Review: Clue, By Electronic Arts
Clue, by Electronic Arts
• Solve a mystery
• Not the classic board game!!!!!!!
• Game involves little more than going around and getting clues
The board game Clue was always a favorite of mine, so I was very excited to see “Clue” appear in the app store. I figured it might have been “updated” for the times (like the board game “Life”) but I figured it would probably be similar. Wrong. This actually has very little in common with the board game, other than the name and the idea you are trying to solve a murder. If you are looking for the classic “Clue” board game, avoid this app! However, if you are looking for a murder solving mystery game, you might want to give this a try.
In the game of Clue, there has been a murder (Mr. Boddy is found dead). You have a group of suspects (including Professor Plum, Mrs. Scarlett, Ms. White, and other), various rooms in a mansion where the deed may have been done (library, kitchen, study, etc), and various potential weapons (gun, razor, poison, etc). Your job, as a novice reporter, is to piece the clues together to figure out what has happened, and make an accusation before your newspaper deadline is up. Depending on the accuracy of your accusation, you can get promoted and sent to harder and more complex cases (which begs the question why they keep letting the guilty parties out of jail).
This is the premise behind both the board game and the app, but the different is how they are played. In the board game, you play with other people, each having various clues (cards) that indicate possible people, rooms, or weapons to eliminate as suspects. In the app, you go around from room to room, interviewing the suspects, looking for clues (erased emails, things burned in the fireplace, etc) until you feel you have enough information to make an accusation.
This was my main problem with the game – you do little more than compile clues by talking to people, looking for hidden clues in the rooms, etc. Clues are often rather obvious (such as a person saying “I was eating cake last night, even though I am on a diet”, indicating they were in the kitchen), leaving little room for deduction and actually solving a puzzle. You basically just go around and figure out who was in what room, what weapon was used (using clue like “you find traces of gunpowder”), all the while trying to beat the clock so you can make you accusation.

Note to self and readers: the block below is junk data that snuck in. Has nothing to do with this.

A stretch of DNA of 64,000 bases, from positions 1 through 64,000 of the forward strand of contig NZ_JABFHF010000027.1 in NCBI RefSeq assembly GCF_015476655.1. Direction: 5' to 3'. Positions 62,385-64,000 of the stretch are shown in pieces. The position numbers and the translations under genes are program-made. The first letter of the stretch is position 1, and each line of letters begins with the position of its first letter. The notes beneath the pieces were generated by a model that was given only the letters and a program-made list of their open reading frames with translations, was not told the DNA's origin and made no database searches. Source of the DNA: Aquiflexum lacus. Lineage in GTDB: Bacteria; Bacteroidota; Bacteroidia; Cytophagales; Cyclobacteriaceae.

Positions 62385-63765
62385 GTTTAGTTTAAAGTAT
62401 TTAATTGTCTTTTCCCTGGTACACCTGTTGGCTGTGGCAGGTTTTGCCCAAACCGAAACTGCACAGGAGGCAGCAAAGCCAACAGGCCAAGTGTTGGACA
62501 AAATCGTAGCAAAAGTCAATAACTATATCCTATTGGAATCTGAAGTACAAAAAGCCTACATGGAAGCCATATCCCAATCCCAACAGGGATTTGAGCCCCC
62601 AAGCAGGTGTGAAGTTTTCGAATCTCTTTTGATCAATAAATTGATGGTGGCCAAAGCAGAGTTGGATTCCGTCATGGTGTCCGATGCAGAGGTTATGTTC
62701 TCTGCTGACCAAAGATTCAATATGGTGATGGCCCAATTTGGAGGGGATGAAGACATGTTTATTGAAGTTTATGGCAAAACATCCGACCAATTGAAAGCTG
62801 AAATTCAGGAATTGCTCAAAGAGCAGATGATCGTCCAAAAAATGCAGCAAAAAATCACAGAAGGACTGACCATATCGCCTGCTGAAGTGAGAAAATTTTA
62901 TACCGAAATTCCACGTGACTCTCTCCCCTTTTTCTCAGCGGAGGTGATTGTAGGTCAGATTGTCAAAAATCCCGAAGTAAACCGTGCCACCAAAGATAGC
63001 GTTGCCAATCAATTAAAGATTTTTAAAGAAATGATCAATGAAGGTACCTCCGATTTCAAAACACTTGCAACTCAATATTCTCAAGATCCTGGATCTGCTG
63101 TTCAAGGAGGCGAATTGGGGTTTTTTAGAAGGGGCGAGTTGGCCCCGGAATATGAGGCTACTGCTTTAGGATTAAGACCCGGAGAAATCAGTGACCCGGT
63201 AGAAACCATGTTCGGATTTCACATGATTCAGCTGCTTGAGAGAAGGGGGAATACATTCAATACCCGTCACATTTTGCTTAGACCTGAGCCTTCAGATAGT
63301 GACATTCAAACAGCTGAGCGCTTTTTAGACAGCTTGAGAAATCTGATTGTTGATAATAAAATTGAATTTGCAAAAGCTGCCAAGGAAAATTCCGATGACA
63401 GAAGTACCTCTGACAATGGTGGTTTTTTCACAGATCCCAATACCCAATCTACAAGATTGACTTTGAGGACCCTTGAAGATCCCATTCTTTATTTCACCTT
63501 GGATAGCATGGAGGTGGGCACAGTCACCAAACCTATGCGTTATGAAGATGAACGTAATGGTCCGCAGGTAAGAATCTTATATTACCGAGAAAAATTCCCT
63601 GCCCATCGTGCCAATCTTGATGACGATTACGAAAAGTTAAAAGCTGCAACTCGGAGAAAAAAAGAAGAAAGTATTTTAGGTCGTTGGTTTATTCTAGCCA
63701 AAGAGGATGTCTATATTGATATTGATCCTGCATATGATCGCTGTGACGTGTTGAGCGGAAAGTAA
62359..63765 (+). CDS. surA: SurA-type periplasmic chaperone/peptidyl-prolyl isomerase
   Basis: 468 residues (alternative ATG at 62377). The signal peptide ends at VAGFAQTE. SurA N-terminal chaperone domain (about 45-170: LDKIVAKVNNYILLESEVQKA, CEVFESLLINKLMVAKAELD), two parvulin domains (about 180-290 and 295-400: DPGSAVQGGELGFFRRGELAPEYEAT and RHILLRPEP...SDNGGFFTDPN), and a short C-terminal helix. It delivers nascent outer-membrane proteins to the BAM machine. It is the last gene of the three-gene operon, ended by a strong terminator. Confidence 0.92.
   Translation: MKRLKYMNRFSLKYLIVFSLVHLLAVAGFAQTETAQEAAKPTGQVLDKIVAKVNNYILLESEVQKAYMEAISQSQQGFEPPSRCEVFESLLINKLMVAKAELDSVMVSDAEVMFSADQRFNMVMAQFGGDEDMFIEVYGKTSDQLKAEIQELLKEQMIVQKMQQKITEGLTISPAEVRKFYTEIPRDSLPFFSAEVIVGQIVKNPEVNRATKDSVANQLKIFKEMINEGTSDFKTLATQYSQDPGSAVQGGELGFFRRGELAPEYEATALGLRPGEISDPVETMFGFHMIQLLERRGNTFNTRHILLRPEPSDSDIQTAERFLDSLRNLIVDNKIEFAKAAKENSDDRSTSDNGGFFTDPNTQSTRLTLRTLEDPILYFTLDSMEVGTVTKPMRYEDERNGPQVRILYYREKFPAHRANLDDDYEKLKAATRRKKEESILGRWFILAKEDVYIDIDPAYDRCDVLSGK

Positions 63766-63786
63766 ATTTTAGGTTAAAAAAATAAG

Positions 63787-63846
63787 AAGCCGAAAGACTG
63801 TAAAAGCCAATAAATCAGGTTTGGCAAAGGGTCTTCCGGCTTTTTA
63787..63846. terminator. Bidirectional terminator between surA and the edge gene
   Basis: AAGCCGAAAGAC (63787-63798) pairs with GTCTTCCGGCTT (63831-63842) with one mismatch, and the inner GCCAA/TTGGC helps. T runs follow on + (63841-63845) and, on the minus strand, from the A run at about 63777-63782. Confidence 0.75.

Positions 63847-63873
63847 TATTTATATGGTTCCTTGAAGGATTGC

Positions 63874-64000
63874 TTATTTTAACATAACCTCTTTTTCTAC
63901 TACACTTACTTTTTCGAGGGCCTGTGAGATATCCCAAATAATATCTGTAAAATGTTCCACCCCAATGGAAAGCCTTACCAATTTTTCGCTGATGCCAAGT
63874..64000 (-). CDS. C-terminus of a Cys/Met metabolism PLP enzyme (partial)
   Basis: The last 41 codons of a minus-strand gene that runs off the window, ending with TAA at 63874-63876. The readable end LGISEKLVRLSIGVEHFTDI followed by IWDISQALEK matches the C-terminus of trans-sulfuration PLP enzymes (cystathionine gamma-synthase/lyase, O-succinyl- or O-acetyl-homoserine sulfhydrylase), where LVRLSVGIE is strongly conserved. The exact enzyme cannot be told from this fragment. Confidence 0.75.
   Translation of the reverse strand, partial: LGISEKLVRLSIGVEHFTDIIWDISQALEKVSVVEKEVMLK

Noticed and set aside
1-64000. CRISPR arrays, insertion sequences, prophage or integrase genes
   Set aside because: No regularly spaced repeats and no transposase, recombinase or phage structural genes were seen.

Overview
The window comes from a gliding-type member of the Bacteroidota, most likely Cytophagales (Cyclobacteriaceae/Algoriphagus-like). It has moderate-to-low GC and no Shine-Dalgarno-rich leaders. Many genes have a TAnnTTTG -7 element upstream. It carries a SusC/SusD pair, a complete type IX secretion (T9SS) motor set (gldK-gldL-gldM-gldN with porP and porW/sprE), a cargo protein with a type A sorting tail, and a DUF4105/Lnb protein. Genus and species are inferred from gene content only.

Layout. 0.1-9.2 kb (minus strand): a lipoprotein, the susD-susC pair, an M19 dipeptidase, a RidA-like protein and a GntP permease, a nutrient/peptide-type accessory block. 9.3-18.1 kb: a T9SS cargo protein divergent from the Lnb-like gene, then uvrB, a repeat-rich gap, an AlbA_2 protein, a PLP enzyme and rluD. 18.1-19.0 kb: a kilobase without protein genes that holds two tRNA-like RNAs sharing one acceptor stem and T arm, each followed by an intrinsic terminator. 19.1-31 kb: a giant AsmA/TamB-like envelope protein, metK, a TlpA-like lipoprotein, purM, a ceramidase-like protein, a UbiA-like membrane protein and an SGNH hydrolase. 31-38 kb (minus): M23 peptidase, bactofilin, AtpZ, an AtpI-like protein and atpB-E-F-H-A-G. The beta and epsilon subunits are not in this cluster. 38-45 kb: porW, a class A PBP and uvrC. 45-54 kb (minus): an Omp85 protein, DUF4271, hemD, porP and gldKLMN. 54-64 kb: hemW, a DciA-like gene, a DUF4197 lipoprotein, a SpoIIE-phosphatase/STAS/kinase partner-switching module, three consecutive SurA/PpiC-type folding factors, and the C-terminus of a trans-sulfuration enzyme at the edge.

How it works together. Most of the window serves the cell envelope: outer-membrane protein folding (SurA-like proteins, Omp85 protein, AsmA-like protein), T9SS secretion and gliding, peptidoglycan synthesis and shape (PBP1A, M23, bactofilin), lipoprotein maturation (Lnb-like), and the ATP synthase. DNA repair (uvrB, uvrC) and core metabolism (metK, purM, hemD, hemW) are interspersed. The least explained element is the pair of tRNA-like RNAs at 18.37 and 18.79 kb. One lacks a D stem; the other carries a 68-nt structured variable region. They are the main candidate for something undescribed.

If you accusation is correct, you get a number of stars and can proceed to the next mystery. If you make mistakes (correct person, wrong room for example) you then have to re-try the level. This is one of the nice things about the game – the mystery changes each time, so you CAN replay the game with a different ending each time.
In general, I get bored rather quickly just walking around the rooms, trying to find the right object to click on to find a clue. It is like a standard logic problem, but with a tedious interface built in. The graphics look like they are out of a 90’s PC game – not bad, but relatively simply drawn cartoonish images. I might be somewhat jaded since I was looking for an actual translation of the board game, but this game left me wanting more. More mystery, more suspense, more difficulty, instead of simply wandering around a mansion.
This is a kind of game I could completely see being a multiplayer game (competing with a rival newspaper, each of you taking turns looking for clues) and I was disappointed to see there is no online/multiplayer option to the game. Hopefully this will come out in some future update.
All in all, this is an okay game which some people may enjoy, but make sure you know it is not the same as the board game. The graphics and interface are okay, nothing incredible about them, but they don’t detract from the game itself. Instead, the actual game play seems a little tedious. You simply spend your time clicking on parts of the screen to gather clues, ideally before your newspaper deadline passes. For $1.99, it might be worth a try if you like logic problems, but overall I was disappointed by this game. Three out of five stars.
* = No redeeming qualities or features, probably not worth it even if it is free
** = Few redeeming qualities, or is simply isn't worth the price
*** = Some good features but also some clear flaws.
**** = A solid app, worth the money if interested, a few flaws or problems or slightly overpriced
***** = Top of the line app, no problems or drawbacks.
Price is factored into the ratings. Ratings are lowered if I feel the price of the app outweighs the benefits/enjoyment/features it provides. Likewise, an app that is a good value for the money will have a higher rating.